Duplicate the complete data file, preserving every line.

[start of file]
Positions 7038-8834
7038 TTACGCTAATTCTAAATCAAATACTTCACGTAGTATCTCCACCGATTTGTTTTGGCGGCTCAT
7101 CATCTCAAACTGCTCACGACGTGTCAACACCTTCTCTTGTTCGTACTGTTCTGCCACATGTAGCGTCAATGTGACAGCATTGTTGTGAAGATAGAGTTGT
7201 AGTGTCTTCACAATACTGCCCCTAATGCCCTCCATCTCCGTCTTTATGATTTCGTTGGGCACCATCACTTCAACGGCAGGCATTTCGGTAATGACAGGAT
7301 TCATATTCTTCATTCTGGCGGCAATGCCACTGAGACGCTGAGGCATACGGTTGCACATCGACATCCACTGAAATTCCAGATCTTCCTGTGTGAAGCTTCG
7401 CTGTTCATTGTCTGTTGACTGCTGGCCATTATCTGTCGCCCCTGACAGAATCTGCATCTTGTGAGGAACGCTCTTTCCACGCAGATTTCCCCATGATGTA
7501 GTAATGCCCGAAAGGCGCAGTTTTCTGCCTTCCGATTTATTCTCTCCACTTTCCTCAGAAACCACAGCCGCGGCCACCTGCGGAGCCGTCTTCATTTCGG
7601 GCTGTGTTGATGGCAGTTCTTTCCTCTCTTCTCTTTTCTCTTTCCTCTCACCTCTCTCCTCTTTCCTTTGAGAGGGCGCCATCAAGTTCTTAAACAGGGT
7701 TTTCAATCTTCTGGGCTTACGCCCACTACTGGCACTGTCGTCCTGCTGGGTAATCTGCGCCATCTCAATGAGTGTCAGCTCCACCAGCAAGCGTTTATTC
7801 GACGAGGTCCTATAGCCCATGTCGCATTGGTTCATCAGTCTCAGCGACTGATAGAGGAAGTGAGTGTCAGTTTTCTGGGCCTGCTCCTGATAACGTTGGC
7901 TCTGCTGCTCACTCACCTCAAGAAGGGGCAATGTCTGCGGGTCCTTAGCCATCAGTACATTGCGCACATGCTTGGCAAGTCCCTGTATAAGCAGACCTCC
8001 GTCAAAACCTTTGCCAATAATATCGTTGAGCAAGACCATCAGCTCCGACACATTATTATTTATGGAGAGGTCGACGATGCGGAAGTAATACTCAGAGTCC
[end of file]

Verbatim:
Positions 7038-8834
7038 TTACGCTAATTCTAAATCAAATACTTCACGTAGTATCTCCACCGATTTGTTTTGGCGGCTCAT
7101 CATCTCAAACTGCTCACGACGTGTCAACACCTTCTCTTGTTCGTACTGTTCTGCCACATGTAGCGTCAATGTGACAGCATTGTTGTGAAGATAGAGTTGT
7201 AGTGTCTTCACAATACTGCCCCTAATGCCCTCCATCTCCGTCTTTATGATTTCGTTGGGCACCATCACTTCAACGGCAGGCATTTCGGTAATGACAGGAT
7301 TCATATTCTTCATTCTGGCGGCAATGCCACTGAGACGCTGAGGCATACGGTTGCACATCGACATCCACTGAAATTCCAGATCTTCCTGTGTGAAGCTTCG
7401 CTGTTCATTGTCTGTTGACTGCTGGCCATTATCTGTCGCCCCTGACAGAATCTGCATCTTGTGAGGAACGCTCTTTCCACGCAGATTTCCCCATGATGTA
7501 GTAATGCCCGAAAGGCGCAGTTTTCTGCCTTCCGATTTATTCTCTCCACTTTCCTCAGAAACCACAGCCGCGGCCACCTGCGGAGCCGTCTTCATTTCGG
7601 GCTGTGTTGATGGCAGTTCTTTCCTCTCTTCTCTTTTCTCTTTCCTCTCACCTCTCTCCTCTTTCCTTTGAGAGGGCGCCATCAAGTTCTTAAACAGGGT
7701 TTTCAATCTTCTGGGCTTACGCCCACTACTGGCACTGTCGTCCTGCTGGGTAATCTGCGCCATCTCAATGAGTGTCAGCTCCACCAGCAAGCGTTTATTC
7801 GACGAGGTCCTATAGCCCATGTCGCATTGGTTCATCAGTCTCAGCGACTGATAGAGGAAGTGAGTGTCAGTTTTCTGGGCCTGCTCCTGATAACGTTGGC
7901 TCTGCTGCTCACTCACCTCAAGAAGGGGCAATGTCTGCGGGTCCTTAGCCATCAGTACATTGCGCACATGCTTGGCAAGTCCCTGTATAAGCAGACCTCC
8001 GTCAAAACCTTTGCCAATAATATCGTTGAGCAAGACCATCAGCTCCGACACATTATTATTTATGGAGAGGTCGACGATGCGGAAGTAATACTCAGAGTCC